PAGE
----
In all, the Packingtons left an indelible mark, not only on the history of London, but upon the history of the Reformation as a whole, and we can certainly say that had it not been for Augustine Packington's lively and courageous ingenuity, then Tyndale's New Testament might never have reached these shores in anything like the numbers that it did. And what greater or more lasting monument could a man of those days have than that?

W R Cooper, November 2000


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Footnotes

  1. Stow, John. 1598. A Survey of London (facsimile of 1911 printing) Alan Sutton. 1994. p.296.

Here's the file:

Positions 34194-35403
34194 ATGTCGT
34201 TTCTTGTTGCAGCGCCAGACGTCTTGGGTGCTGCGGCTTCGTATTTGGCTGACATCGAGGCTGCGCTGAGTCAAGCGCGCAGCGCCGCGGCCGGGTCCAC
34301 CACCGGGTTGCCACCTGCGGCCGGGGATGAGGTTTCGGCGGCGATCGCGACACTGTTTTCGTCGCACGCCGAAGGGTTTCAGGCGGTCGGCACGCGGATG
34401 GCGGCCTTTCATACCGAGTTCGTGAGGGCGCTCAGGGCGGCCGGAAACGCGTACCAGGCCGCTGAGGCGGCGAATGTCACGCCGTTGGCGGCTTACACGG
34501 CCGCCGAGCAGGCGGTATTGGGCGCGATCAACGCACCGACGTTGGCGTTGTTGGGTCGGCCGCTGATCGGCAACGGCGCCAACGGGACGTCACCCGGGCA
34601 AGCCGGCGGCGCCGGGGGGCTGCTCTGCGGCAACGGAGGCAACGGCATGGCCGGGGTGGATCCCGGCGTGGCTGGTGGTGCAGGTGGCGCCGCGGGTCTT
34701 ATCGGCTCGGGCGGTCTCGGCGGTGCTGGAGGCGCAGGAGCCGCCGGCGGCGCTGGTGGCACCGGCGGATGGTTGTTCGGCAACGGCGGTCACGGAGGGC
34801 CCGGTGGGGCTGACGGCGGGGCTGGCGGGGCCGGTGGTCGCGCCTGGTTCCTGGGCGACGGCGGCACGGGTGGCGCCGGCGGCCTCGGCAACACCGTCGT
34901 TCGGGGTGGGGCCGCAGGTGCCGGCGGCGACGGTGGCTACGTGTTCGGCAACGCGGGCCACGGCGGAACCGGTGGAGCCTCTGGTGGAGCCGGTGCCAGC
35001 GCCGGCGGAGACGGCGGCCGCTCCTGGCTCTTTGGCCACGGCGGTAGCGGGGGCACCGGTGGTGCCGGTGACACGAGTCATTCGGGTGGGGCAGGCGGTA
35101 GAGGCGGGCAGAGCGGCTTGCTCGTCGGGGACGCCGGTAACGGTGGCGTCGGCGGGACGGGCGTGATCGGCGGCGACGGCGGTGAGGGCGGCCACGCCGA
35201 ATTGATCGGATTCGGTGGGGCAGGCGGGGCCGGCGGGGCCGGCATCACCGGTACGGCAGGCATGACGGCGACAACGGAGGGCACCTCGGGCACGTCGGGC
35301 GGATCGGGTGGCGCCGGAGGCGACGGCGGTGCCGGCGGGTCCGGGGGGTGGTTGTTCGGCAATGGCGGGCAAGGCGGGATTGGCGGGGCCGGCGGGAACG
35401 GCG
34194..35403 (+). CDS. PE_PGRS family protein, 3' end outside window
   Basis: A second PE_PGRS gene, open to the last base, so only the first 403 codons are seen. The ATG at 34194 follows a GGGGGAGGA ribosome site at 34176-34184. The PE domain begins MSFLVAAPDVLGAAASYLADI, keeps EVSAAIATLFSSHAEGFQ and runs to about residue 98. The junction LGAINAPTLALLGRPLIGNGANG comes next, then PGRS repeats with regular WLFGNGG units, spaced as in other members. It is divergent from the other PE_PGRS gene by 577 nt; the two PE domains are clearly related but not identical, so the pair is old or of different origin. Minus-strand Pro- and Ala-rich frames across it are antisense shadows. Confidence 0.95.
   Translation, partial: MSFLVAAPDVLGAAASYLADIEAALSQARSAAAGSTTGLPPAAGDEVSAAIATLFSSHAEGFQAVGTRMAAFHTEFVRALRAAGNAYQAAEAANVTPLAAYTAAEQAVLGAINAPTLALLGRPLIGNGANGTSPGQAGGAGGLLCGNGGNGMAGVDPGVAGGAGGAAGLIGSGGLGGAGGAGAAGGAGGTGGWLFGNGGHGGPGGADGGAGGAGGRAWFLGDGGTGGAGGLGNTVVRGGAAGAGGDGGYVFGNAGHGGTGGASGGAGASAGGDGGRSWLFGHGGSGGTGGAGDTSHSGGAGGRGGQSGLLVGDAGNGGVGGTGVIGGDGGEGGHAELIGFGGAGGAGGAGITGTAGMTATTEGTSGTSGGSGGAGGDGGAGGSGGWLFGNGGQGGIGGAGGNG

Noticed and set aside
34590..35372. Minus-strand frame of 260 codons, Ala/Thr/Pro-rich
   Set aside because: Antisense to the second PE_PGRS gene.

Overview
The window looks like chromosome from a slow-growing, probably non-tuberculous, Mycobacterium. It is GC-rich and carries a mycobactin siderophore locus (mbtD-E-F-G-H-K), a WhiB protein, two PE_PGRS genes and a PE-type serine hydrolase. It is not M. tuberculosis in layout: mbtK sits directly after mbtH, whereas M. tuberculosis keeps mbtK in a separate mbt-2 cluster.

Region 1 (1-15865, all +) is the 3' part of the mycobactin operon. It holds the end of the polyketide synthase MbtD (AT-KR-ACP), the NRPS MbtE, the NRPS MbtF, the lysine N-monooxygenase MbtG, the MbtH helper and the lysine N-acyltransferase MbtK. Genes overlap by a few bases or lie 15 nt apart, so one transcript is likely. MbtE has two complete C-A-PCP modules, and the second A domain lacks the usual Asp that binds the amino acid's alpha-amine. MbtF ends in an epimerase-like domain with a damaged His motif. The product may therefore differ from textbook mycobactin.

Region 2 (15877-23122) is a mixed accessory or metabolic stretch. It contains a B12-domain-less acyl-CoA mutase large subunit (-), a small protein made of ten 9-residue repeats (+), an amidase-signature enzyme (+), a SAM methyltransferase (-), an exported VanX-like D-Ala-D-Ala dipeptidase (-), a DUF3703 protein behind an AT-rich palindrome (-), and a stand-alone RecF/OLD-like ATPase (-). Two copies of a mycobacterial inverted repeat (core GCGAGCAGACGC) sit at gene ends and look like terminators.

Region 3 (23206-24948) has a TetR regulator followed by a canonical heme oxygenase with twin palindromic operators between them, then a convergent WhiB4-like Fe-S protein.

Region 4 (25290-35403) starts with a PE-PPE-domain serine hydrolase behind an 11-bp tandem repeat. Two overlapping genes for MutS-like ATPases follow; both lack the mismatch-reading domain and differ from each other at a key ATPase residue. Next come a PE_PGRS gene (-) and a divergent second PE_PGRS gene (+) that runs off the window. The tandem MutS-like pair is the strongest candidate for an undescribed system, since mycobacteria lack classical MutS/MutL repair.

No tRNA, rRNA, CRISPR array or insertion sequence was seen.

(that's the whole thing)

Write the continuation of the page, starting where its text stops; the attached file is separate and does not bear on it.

2. Foxe, John. Actes & Monuments. 1563. John Daye. London. p.443.
  3. ibid. p.443.
  4. Cooper, W. R. 1998. ‘A Newly-Identified Fragment in the Handwriting of William Tyndale’, Reformation vol.3. p.327 (see also footnote 10 of that page).
  5. Marsden, Bruce. 1996. ‘Seeking a Language in Mathematics.’ Reformation. vol.1. p.181.
  6. Stow. p. 257.
  7. Foxe. p. 256.
  8. Stow. p. 257.